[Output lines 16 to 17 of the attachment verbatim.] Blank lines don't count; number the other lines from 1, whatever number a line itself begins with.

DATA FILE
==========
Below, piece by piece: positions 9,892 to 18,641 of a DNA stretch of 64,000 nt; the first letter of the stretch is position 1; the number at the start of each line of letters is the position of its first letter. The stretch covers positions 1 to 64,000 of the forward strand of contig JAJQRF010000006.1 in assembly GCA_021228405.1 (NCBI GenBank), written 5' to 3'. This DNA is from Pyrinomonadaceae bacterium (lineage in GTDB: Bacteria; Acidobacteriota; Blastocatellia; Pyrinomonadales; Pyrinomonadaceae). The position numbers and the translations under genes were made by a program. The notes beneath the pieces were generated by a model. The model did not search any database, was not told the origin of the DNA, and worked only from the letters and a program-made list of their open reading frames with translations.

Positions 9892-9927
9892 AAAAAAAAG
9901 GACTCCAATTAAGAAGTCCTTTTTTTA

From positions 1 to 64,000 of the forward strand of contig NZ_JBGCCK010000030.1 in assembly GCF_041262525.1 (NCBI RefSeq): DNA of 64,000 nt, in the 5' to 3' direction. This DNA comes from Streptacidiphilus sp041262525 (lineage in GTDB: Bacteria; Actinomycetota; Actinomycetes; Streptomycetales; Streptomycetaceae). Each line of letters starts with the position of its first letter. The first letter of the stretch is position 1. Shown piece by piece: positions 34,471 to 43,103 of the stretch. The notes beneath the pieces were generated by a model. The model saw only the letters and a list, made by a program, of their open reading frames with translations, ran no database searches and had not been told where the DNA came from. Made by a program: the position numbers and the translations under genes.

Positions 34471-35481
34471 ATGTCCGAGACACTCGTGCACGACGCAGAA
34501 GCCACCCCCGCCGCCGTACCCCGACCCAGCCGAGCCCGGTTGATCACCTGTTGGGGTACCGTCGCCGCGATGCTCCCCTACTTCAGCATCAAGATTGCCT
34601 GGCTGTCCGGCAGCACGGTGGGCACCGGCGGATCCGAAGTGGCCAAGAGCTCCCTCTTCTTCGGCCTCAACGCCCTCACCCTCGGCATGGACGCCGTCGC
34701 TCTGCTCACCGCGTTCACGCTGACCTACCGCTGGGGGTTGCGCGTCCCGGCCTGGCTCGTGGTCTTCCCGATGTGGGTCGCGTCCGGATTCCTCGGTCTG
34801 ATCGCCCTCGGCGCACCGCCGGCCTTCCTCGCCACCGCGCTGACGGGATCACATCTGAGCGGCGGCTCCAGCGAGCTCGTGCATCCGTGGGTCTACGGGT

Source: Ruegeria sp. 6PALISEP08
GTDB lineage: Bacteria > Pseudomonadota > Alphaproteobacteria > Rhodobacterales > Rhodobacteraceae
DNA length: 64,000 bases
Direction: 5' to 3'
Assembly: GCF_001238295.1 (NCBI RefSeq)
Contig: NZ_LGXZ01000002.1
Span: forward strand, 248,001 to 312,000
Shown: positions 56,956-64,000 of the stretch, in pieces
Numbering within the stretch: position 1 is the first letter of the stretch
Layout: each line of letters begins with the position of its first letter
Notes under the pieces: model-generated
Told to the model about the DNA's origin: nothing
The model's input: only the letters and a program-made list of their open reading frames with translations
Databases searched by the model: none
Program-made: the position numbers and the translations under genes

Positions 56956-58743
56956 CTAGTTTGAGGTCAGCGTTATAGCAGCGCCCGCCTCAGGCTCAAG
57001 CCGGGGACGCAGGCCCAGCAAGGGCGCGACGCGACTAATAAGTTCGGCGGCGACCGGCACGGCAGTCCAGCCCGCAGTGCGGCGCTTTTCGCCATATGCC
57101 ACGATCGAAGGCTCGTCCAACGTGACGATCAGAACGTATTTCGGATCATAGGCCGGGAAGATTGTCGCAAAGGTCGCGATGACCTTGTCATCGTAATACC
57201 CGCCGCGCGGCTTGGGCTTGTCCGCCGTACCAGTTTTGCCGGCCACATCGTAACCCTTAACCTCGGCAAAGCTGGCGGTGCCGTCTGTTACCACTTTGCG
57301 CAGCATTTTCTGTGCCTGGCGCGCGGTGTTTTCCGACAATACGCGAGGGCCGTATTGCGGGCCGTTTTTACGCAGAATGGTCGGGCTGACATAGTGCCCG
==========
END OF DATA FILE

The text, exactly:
Assembly: GCF_001238295.1 (NCBI RefSeq)
Contig: NZ_LGXZ01000002.1